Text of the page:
During the recovery process from addiction many people will find moments where they feel nervous, anxious, depressed or irritable. Although these feelings are completely normal, these emotions can often leave the individual feeling discouraged about their recovery. As a way to relieve these feelings and emotions many different treatment centers and facilities today incorporate the use of meditation into their programs as part of the recovery process.
The Meditation Process
Since the early 1970's studies in both the United States and Europe have proven to show drops in levels of stress and anxiety when a person has been taught how to properly meditate. Meditation is a style of discipline that involves reflective thinking and focus of the mind. Although there are many different ways to meditate, each form usually includes three main criteria.Meditation Criteria
- Use of a defined technique
- Logical relaxation
- A self-induced state
Another crucial component of meditation is the ability for the individual to focus on their breathing. Doing this not only helps calm the person down but also allows them to become centered and focused on what they are doing.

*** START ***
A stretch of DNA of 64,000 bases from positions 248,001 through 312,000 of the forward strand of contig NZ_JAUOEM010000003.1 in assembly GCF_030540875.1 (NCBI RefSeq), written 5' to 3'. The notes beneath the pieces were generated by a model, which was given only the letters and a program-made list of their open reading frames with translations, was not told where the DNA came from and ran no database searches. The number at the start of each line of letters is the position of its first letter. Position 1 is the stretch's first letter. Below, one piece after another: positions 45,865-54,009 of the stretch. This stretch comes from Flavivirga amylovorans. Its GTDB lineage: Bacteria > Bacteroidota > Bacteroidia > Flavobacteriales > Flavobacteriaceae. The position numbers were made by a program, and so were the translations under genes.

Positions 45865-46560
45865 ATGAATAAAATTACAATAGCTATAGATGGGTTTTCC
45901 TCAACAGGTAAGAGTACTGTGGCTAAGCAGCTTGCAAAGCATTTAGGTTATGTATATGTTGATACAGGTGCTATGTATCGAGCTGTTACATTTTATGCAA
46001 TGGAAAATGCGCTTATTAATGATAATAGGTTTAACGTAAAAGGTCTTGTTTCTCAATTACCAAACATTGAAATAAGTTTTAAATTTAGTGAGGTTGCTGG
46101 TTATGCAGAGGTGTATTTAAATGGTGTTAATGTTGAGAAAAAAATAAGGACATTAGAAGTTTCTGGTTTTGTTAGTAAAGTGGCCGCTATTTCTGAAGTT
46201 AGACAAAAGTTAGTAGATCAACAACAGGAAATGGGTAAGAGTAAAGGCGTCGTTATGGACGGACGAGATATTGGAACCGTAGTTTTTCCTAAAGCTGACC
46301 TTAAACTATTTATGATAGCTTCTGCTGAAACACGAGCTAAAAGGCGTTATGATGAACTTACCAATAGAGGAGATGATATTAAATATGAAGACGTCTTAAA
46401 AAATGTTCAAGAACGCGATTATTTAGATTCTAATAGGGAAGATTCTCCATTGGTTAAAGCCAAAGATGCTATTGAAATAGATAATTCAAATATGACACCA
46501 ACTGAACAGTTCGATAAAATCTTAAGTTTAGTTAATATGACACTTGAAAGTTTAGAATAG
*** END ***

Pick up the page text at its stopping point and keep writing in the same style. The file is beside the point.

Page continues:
Benefits of MeditationMeditation
helps recovering addicts reflect on past harms and also helps them realize how their addiction has affected others around them. Through meditation many individuals in the rehabilitation process can begin to connect to their spirituality, rediscover new passions and build self-esteem.
Meditation allows the individual to tap into emotions that recovering addicts may not have been able to deal with before they began the recovery process. Often times in the early stages of recovery many individuals have to deal with intense feelings of anger and frustration. Through meditation the individual can learn to prevent these feelings from building up and also develop new ways to cope with these emotions.
There are many different ways that one can meditate. In addiction treatment one of the more popular forms of meditation is the Vipassana style. Vipassana most literally means to envision things as they really are.
In the Vipassana style of meditation the individual does not ignore any thought related to their addiction. Instead when these thoughts, cravings, or feelings of using come to mind, the individual is taught to accept the presence of these thoughts but to refocus their energy and intentions into another state of mind that appeals to the individual. This form of meditation has been found to be useful to recovering addicts because it acknowledges the reality of the addictive thought process.
Just like our bodies need exercise to stay in good healthy shape, meditation acts as a tool to help keep our minds in shape. Meditation allows recovering individuals to relax and experience a state increased awareness and tranquility. If one form of meditation does not work the individual should not feel discouraged but instead try another one.